Steve Perry has big plans for the Minnesota Monitor. Perry says he will be “looking for people who can cultivate news beats that will survive the election,” such as intensive coverage of city hall in Minneapolis and St. Paul. “I want to explore a lot of the stories that the dailies lack the nerve or the resources to do.”
His plans for the Minnesota Monitor, one of five civic journalism Web sites around the country set up by the Center for Independent Media, also include involving more community voices, and adding audio and video components.
Perry comes to the Minnesota Monitor from the Daily Mole, his own Web site which, he says cheerfully, was intended to be a full-blown entrepreneurial start-up, employing three or four people, but ran out of investment dollars before it could really take off. He founded the Daily Mole after leaving City Pages a year ago after its purchase by a much-larger corporate media operation. Since then, City Pages has seen budget slashing and a near-complete news staff turnover.
In the informal give-and-take of the February TC Media Alliance Lunch with a Journalist series, Perry talked about a variety of topics.
On newspapers and on-line journalism:
It costs about five cents to the dollar to reach a consumer on-line as compared to in print. I worry that what we are seeing as newspapers become less viable economically is the wholesale decapitalization of news gathering. Broadcast is there, on-line is there, but none of them are sources of enterprise and investigative reporting. … News gathering still depends on grunt work and rockbreaking by news reporters.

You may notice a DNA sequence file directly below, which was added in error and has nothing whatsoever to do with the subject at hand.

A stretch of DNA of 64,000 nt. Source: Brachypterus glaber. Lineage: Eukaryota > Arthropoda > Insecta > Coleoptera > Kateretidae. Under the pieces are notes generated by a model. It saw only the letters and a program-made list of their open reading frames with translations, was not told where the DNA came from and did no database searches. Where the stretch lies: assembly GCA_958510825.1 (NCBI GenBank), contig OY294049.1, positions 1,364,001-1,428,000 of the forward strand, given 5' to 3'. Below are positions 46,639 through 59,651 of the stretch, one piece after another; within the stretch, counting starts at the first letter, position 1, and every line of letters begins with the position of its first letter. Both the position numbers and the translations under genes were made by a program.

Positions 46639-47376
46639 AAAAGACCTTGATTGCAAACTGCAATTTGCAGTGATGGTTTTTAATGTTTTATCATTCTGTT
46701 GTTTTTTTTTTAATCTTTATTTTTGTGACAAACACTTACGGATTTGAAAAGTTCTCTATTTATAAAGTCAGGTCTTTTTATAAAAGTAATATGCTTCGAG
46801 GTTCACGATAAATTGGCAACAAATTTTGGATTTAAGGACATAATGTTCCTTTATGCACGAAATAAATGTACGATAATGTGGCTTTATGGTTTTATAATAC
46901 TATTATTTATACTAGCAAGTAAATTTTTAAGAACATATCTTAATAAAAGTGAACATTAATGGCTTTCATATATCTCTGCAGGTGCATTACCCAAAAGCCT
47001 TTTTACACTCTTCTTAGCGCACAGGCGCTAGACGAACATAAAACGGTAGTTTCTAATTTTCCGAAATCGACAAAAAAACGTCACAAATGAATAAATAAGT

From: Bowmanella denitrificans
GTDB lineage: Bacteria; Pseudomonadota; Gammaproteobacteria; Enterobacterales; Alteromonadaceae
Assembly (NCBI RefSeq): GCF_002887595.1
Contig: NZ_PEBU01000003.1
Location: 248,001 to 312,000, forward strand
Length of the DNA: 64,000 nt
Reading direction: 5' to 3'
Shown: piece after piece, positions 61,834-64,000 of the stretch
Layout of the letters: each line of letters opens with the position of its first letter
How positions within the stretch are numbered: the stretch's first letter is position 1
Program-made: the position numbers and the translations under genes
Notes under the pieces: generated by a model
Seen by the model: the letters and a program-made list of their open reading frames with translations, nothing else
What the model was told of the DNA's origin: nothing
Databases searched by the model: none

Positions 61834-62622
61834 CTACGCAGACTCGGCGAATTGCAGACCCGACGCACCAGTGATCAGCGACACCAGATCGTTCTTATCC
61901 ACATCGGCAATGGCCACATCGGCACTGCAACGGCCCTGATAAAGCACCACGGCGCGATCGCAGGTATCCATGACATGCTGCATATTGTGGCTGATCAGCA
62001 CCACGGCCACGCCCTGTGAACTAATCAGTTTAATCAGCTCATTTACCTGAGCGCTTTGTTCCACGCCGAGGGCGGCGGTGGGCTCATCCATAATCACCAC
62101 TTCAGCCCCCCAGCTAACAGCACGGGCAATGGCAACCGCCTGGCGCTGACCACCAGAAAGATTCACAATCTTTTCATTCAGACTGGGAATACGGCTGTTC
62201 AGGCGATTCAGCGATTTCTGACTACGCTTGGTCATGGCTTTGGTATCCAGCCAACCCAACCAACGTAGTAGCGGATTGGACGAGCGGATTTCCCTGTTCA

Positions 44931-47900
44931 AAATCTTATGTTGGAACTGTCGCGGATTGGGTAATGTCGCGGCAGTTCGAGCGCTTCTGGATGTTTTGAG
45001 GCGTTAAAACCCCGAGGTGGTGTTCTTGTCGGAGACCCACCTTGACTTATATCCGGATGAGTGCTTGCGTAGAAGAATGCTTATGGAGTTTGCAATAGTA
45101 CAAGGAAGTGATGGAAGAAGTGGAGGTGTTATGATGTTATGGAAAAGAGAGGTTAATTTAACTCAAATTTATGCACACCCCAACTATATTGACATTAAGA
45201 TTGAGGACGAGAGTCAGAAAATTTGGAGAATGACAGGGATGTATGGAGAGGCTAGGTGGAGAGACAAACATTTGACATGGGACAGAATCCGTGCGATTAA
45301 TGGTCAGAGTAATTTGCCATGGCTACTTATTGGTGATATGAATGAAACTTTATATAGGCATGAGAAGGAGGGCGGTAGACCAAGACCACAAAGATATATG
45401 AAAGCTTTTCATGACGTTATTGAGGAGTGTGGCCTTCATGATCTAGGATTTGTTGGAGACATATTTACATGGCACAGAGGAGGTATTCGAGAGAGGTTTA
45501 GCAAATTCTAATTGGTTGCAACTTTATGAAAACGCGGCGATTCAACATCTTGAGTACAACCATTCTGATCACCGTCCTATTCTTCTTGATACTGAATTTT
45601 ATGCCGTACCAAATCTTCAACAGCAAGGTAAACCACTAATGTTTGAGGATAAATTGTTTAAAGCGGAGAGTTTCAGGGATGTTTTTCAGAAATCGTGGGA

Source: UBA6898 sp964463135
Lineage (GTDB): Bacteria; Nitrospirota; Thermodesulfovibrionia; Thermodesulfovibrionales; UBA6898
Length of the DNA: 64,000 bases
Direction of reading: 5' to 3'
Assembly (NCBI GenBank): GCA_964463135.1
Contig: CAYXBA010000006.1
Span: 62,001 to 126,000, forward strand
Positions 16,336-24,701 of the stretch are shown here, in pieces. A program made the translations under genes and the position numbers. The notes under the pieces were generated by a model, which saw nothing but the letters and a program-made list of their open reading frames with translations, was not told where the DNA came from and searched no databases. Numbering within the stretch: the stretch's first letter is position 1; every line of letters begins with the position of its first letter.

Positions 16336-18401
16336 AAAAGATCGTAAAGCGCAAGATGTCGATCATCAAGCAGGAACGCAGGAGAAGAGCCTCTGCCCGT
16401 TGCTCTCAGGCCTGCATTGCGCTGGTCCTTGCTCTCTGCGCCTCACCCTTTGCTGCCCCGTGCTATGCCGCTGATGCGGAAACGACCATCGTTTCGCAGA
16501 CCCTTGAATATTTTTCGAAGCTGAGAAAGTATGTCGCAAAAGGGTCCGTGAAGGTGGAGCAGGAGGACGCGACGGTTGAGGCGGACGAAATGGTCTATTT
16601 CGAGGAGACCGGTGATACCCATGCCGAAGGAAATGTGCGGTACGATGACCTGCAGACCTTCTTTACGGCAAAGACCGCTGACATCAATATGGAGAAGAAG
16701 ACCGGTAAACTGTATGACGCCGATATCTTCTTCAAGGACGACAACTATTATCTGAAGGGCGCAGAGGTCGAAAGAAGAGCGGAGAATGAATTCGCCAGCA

On his career in journalism:
As a journalist, I want to be writing in 30 years, because at this point there’s no prospect that I’ll make enough to retire. Our business is in a depression, in a sense that it’s structurally downgraded and it’s probably not coming back to the kind of livelihood that some of us who have worked in it are accustomed to. The trade-off for that is that it’s a lot of fun.
On what a progressive point of view means:
I think often the term progressive is a synonym for the Democratic party, which in this day and age is not progressive. What I want is news reporting, political reporting and news and political analysis that come from a left, populist point of view, that pose questions on behalf of popular interest that are not raised day to day to political interests that are dominated by a plutocracy of money.
As editor, publisher and writer of the eclectic, engaging Daily Mole, Perry brought “Dude Weather” to the Twin Cities, along with passionate, fact-filled coverage of the Minneapolis Police Department’s still-unfolding drama. The passion and playfulness that made a good mix at the Daily Mole should make the Minnesota Monitor even more interesting in the months ahead.